Munich-based BMW competes with rivals including Tesla Motors Inc, Volkswagen AG and Daimler AG in selling electric cars in China's slowly developing market for environmentally friendly vehicles.

China has set an ambitious target of putting 5 million electric or plug-in hybrid vehicles on the country's roads by 2020, part of Beijing's efforts to fight pollution and reduce reliance on oil imports.
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Thursday, June 19, 2014

Beijing accused the United States of "unscrupulous" cyber surveillance

Beijing accused the United States on Monday of "unscrupulous" cyber surveillance that included large-scale computer attacks against the Chinese government and Chinese companies.
"America's spying operations have gone far beyond the legal rationale of "anti-terrorism" and have exposed the ugly face of its pursuit of self-interest in complete disregard for moral integrity," concluded a report prepared by the China Academy of Cyber Space.
The report, titled "America's Global Surveillance Record," was published one week after the United States accused five Chinese military officers of hacking into U.S. companies to steal trade secrets.
The publication accused the United States of "waging large-scale cyber-attacks" against China. "Targets of American surveillance include the Chinese government and Chinese leaders, Chinese companies, scientific research institutes, ordinary netizens, and a large number of cell phone users," the report said.
Huawei Technologies Co, the Ministry of Commerce, the Ministry of Foreign Affairs, and Tencent Holdings Ltd's popular instant message service were among NSA targets, it said.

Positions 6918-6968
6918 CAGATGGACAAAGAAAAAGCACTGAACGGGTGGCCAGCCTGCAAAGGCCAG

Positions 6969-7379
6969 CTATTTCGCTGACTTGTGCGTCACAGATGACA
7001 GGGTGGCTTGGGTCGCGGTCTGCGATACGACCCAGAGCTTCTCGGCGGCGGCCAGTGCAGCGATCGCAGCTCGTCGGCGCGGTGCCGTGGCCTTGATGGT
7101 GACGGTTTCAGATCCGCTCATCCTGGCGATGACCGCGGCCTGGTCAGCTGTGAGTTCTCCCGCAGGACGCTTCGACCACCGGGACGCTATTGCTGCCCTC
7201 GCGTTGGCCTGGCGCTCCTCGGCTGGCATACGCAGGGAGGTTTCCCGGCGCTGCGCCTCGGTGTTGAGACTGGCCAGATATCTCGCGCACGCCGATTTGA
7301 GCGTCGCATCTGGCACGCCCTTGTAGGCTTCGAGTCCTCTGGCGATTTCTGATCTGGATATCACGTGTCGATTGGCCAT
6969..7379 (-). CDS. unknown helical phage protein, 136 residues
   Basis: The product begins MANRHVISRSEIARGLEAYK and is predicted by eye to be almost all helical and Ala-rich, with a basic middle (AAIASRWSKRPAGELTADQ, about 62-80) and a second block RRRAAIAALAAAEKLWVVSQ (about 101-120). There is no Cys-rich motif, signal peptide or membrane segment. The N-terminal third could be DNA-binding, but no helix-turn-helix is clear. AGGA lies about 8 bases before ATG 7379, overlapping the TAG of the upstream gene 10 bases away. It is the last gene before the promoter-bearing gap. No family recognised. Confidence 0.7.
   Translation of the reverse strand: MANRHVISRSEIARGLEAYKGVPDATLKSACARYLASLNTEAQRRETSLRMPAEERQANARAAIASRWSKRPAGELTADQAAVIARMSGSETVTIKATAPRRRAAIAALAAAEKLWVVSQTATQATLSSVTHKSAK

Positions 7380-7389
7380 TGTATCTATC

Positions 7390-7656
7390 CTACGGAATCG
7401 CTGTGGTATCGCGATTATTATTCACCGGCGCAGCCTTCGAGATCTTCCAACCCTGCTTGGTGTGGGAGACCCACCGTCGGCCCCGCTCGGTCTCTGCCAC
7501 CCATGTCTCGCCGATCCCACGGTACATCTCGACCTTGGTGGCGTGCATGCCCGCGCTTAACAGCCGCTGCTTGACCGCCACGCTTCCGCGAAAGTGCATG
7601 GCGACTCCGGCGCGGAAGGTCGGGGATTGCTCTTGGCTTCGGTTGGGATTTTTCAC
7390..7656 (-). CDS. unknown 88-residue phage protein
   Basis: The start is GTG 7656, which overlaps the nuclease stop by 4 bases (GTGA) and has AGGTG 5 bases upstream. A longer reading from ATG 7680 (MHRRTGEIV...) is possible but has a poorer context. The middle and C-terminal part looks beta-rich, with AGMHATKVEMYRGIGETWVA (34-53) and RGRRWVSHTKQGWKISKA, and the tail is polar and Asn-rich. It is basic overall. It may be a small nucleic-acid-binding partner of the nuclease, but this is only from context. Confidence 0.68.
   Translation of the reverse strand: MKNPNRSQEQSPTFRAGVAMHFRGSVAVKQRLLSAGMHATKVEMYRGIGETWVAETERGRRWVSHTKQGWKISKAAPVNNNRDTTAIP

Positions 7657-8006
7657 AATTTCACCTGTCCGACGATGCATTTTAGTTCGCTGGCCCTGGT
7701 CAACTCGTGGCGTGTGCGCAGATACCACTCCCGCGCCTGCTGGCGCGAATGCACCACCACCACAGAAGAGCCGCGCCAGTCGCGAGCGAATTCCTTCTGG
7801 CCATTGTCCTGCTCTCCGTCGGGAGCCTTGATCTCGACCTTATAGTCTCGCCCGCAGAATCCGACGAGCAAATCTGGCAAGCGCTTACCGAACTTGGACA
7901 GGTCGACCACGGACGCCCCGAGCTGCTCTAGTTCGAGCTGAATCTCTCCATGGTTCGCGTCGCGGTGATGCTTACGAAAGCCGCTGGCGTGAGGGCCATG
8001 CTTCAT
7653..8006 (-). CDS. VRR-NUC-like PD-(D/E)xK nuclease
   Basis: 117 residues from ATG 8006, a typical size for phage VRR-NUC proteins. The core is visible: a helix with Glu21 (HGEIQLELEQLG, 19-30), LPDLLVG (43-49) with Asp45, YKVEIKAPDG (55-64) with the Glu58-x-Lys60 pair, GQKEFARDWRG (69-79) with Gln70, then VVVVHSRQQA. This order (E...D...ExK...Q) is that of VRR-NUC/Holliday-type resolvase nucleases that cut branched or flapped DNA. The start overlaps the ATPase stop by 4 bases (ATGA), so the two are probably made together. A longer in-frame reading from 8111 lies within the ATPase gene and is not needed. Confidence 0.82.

"U.S. spying operations penetrate every corner of China," the report said.
China last week summoned the U.S. Ambassador to China, Max Baucus, to protest against the U.S. indictment, saying it had seriously harmed relations.
The Cyber Space academy report cited foreign newspaper reports of U.S. cyber spying based on documents revealed by former National Security Agency contractor Edward Snowden.
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Wednesday, June 18, 2014

New Zealand political party founded by Kim Dotcom

The New Zealand political party founded by alleged copyright pirate Kim Dotcom has formed an alliance with another small party in a bid to win a seat in the country's general election in September.
Dotcom's Internet Party and the leftist, indigenous Mana Party, which already has a member in the country's parliament, will form a new party - Internet Mana - and put up a combined list of candidates in the election.
Dotcom, also known as Kim Schmitz, was said to have brokered deal but will not hold any position in the Internet Party. He has the right to vote in New Zealand but cannot stand for election until he becomes a citizen.